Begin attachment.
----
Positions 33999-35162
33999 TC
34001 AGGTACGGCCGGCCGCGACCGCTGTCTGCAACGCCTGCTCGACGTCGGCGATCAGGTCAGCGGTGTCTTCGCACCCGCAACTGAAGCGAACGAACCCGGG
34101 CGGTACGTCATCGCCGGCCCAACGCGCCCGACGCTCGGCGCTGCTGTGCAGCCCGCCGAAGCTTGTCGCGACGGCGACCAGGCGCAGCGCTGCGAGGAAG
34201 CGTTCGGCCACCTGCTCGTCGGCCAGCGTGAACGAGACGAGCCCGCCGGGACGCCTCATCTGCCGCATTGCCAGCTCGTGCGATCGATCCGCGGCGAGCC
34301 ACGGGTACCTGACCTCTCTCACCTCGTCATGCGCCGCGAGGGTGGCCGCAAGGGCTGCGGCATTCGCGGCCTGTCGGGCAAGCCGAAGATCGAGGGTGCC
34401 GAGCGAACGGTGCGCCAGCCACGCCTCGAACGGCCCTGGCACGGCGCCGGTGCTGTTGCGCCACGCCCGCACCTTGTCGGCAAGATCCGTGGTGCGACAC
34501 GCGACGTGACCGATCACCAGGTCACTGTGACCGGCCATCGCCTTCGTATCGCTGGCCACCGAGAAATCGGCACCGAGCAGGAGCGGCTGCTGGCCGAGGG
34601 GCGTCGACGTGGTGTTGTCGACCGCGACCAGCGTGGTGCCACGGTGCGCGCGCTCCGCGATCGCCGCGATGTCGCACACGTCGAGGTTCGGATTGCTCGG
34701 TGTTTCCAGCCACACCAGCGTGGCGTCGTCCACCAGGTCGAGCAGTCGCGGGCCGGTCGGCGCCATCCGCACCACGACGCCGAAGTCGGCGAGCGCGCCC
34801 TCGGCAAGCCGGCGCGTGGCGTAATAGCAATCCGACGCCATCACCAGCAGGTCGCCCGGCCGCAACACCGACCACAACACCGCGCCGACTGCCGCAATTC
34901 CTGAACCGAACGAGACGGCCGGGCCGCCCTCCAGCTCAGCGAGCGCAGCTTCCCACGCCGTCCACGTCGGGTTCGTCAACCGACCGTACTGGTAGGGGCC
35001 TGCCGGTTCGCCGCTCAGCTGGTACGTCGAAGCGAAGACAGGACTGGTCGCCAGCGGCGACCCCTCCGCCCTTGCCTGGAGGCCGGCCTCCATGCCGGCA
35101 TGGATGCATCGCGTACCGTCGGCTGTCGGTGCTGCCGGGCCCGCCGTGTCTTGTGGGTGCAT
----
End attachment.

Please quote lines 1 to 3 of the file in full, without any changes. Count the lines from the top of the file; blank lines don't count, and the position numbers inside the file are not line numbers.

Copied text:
Positions 33999-35162
33999 TC
34001 AGGTACGGCCGGCCGCGACCGCTGTCTGCAACGCCTGCTCGACGTCGGCGATCAGGTCAGCGGTGTCTTCGCACCCGCAACTGAAGCGAACGAACCCGGG